Need-to-knows For Buying Your First Home

Buying your first home can be one of the most exciting and rewarding experiences of your life, but it can also be a scary and stressful process. To ensure you have a smooth transaction from start to finish, familiarize yourself with the home buying process, note the tools and resources available to you, and get all your ducks in order. To get you started, we’ve made a list of our top three ways to set yourself up for success.

Outline Your Musts and Wants

Before starting your search, make a list of must-have and nice-to-have features for your home and neighborhood. This will help you narrow down your search early on and prevent the hunt from becoming overwhelming.

Solidify Your Financing

When starting the home buying process, ensure your finances are in order by reviewing your credit score and taking steps to boost it, saving for a down payment, and avoiding any major purchases. Then select a lender that is right for you, talk to him or her about your loan options, and get preapproved for a mortgage. Once you know your budget, you can more effectively find the right home for you.

Find a Real Estate Agent

Working with a great real estate agent can make a world of difference when it comes to navigating the ins and outs of the home buying process. With their vast background and experience and local knowledge of neighborhoods and cities, they will be your go-to resource every step of the way. By implementing these tips and remembering to enjoy the process, you can set yourself up for a great first home buying experience!

How Your Daily Drive Time Can Factor Into Your Mortgage

It’s easy to overlook some of the things that can affect your budget and purchasing power when you’re considering a home, and one of the biggest factors that buyers overlook is the cost of their daily commute.

We’ve all heard that real estate is all about “location, location, location,” and properties in more desirable locations typically come with a higher price tag than similar properties that aren’t in a hot neighborhood.

Yet the overall cost of living for choosing one location over another might be negligible when you factor in the commuting costs that are required—gas, vehicle maintenance, insurance—if you purchase a home that is significantly further from your workplace. If your mortgage is $200 less per month, but you’re spending an extra $200 in commuting costs, are you really saving money?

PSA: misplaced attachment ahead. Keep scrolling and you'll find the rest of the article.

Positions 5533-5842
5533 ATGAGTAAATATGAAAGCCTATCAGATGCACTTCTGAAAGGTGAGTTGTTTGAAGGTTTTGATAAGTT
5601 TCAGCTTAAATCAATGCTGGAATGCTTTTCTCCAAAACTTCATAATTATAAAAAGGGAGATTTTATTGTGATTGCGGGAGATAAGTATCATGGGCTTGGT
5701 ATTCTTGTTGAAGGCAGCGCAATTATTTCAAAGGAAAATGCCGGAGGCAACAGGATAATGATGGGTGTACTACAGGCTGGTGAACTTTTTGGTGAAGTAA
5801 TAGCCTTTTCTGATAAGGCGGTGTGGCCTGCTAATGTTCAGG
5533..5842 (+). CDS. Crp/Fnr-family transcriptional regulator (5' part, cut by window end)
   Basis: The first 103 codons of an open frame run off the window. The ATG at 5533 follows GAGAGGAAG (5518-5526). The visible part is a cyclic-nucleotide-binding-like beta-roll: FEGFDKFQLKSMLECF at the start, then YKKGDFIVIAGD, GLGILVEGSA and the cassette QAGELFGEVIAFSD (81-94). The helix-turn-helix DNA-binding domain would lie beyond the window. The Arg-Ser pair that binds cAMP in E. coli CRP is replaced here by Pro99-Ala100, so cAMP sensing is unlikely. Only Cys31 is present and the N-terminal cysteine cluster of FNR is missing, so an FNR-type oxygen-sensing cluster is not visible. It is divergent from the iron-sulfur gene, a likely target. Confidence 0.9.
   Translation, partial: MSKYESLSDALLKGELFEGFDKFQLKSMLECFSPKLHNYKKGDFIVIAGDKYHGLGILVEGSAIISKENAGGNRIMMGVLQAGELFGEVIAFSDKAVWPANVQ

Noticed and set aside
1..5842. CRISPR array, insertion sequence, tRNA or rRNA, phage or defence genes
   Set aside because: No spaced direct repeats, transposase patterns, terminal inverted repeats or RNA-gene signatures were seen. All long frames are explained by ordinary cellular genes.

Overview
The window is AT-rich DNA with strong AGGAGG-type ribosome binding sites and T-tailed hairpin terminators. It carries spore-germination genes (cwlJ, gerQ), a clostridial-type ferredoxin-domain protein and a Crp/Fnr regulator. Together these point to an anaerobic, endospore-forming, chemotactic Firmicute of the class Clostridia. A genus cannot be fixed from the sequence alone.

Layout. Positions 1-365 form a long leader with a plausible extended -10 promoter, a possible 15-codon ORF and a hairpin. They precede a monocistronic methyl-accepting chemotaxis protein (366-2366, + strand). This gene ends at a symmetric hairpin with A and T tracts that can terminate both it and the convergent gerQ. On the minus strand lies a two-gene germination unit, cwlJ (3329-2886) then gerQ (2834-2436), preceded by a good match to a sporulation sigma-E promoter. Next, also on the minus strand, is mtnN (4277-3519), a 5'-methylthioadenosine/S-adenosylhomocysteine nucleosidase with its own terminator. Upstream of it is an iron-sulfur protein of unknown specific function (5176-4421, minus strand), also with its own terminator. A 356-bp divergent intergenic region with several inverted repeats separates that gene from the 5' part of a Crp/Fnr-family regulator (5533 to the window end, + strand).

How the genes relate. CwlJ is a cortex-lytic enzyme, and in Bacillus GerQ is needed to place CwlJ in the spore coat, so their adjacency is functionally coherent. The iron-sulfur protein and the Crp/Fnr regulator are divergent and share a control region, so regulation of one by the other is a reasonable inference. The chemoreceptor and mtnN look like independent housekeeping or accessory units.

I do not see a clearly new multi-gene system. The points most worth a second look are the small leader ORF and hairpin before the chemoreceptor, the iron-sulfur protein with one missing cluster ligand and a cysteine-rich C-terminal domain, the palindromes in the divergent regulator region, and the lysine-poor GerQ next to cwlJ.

Commuting costs aren’t just about the disposable income left in your bank account, either. It can even affect how much money you can borrow. If you’re a long-distance commuter, a loan officer may factor your travel costs into your debt-to-income ratio.

Aside from how commuting affects your purchasing power or disposable income, there’s also the question of how it affects your quality of life—no one wants to spend hours a week just getting to and from work.

The real estate market varies greatly from location to location, so the best way to get a complete picture of your purchasing power—and all the factors that go into your home budget—is to speak to a trusted real estate professional.

Wallpaper: Don’t Call It A Comeback!

Guess who’s back, back again? Wallpaper has risen to the top of homeowners’ favorite ways to spice up a room again and its easy to see why.

Options

With a variety of colors, patterns, and styles on the market, it’s nearly impossible for you to not find one that matches exactly what you’re looking for. The texture and finish options are endless as well, ranging from silk to leather to suede to mother of pearl. Some of the wallpaper trends we are loving right now include watercolor-inspired designs that transform any room into an artistic haven and nature-forward designs that help bring the outdoors in.

Ease of Use

One of the biggest benefits of wallpaper is it is a fantastic DIY project for you and your spouse, family, or friend. Not only does it go on easily, but it is simple to remove and replace when you are ready to revamp the look of the room. Additionally, this is a great option if you’re a renting a home or apartment. Generally, landlords prefer you do not paint during your rental period, so this easy-to-remove option is a great alternative.

Value

Most wallpaper costs on average $3 to $8 per square foot, depending on the brand and the material. Although the upfront cost of wallpapering a room can be a little more than the cost to paint, the value it offers is substantial. Wallpaper can last anywhere from 15 to 25 years, making it an incredibly cost-effective décor solution in the long run, while a painted wall requires more upkeep and touch ups and generally you will need to repaint every 5 to 10 years or so.